So what do you think of my list? Would you add anything? Or do you disagree with anything I’ve included? After all, I could be wrong about Tom Hanks. If so, let us know in the comment section below.
Did Walt Disney ever make a mistake? The answer is a resounding ‘Yes’, but then, who wouldn’t have when taking so many risks to create great entertainment?
So what follows is a list of some of those mistakes, or lost opportunities:
Oopsy Number 1
Oswald the Lucky Rabbit. The character was a hit. The deal was a dud. Walt failed to retain the rights to a character that his studio created from scratch and so had it taken away from him, along with most of his studio! But never one to stay down, Walt learned from his mistake, and vowed never to repeat it. And with the creation of Mickey Mouse, he built an empire all his own that no one ever took from him! So who had the last laugh, Mr. Mintz?
Of course, long after Walt’s passing, Oswald returned to the Disney family! Last laugh: Disney.
Oopsy Number 2
The Animator’s Strike. May 29, 1941. A day that will live in Disney infamy and that would forever change how Walt interacted with his staff. Said to be over wages and credit, there is obviously more to the story than we will ever know! Would things have turned out differently if Walt had stayed to negotiate instead of heading for South America to gather material for future features? We’ll never know. What we do know is during the strike, Walt called the strikers ‘Communists’ and they burned him in effigy. Yikes!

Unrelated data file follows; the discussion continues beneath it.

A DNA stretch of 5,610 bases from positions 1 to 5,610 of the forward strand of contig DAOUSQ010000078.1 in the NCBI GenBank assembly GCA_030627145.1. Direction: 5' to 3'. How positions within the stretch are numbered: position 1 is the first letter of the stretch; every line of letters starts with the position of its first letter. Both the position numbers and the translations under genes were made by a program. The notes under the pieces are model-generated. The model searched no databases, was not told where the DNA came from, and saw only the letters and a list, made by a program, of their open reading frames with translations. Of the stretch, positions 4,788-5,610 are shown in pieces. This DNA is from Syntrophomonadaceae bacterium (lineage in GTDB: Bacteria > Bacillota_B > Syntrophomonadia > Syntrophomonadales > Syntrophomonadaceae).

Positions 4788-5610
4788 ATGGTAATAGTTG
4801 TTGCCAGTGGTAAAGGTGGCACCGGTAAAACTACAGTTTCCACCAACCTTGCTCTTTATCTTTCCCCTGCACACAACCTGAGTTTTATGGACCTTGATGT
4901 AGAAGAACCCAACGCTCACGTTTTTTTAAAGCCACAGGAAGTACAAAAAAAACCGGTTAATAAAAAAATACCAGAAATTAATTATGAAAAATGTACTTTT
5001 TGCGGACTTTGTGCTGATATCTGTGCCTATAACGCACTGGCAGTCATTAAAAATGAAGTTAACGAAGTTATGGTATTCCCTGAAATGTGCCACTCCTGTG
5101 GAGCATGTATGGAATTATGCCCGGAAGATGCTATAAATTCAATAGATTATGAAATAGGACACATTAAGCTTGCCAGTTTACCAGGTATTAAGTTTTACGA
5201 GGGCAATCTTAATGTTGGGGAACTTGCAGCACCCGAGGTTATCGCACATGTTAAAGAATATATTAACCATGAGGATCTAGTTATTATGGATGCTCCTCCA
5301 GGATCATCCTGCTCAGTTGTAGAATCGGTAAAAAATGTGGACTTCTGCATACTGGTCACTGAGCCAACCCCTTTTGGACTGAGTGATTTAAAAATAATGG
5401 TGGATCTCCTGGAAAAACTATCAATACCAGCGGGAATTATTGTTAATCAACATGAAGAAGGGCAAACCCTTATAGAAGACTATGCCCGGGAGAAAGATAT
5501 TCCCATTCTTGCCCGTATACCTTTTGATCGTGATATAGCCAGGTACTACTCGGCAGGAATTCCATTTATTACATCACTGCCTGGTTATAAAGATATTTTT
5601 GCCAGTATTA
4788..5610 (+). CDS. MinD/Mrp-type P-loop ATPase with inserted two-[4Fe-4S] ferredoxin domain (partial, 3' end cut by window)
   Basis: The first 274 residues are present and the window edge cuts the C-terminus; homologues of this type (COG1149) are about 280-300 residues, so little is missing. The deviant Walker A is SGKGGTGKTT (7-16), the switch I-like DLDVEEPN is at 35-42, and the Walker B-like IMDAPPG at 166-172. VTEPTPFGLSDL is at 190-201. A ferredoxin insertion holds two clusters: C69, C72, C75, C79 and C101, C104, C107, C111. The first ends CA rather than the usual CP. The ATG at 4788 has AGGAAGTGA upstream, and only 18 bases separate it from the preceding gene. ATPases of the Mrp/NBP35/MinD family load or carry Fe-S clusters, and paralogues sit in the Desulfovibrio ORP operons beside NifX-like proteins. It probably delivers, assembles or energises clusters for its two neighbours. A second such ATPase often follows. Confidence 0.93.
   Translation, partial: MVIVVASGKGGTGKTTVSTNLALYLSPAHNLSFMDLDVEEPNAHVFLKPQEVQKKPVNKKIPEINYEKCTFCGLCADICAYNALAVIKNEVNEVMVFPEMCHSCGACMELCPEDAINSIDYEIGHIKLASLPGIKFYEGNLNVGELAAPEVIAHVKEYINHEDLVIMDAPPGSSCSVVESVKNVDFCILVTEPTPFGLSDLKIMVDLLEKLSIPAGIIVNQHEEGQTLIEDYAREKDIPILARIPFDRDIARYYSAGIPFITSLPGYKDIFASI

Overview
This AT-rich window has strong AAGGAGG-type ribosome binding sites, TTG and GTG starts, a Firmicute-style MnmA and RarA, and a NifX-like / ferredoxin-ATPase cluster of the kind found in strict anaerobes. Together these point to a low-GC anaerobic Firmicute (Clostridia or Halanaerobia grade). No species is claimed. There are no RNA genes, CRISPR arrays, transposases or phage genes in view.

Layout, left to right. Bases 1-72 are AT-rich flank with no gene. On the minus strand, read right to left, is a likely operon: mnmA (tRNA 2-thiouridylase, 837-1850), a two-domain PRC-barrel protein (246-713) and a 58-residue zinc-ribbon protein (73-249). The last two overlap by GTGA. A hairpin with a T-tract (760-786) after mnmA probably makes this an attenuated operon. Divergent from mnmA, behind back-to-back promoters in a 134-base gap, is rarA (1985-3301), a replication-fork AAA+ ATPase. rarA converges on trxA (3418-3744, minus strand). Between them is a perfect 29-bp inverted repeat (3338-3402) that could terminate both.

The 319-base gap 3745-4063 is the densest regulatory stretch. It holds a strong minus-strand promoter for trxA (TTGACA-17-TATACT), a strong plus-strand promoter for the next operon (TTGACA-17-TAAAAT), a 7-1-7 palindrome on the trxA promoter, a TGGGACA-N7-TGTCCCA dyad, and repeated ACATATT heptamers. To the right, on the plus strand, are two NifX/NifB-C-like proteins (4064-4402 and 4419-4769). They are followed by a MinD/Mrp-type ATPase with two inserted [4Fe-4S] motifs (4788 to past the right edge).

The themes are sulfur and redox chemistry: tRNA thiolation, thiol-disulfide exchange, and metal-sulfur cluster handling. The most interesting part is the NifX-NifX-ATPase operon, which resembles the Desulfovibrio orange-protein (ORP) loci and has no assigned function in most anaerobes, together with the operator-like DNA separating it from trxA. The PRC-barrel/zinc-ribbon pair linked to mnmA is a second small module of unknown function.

Following the strike, irreparable damage to the psychology and mood of the studio had been done. Before the strike, the number of employees had been about 1200, but after it ended, it was reduced to 694. One letter of the period quotes Walt as saying, about the strike, that “it cleaned house at our studio” and got rid of “the chip-on-the-shoulder boys and the world-owes-me-a-living lads”. Ouch.
It’s a shame this couldn’t have ended better.
Oopsy Number 3
Doreen as the Patchwork Girl and Bobby as the Scarecrow
Rainbow Road to OZ. Walt had always loved the stories of OZ and eventually bought the rights to the books. He planned to make an animated film but then later decided to do a live-action version using the talented kids from the Mouseketeers. You can see a short clip of what it may have looked like on the Walt Disney Treasures collection entitled Your Host, Walt Disney.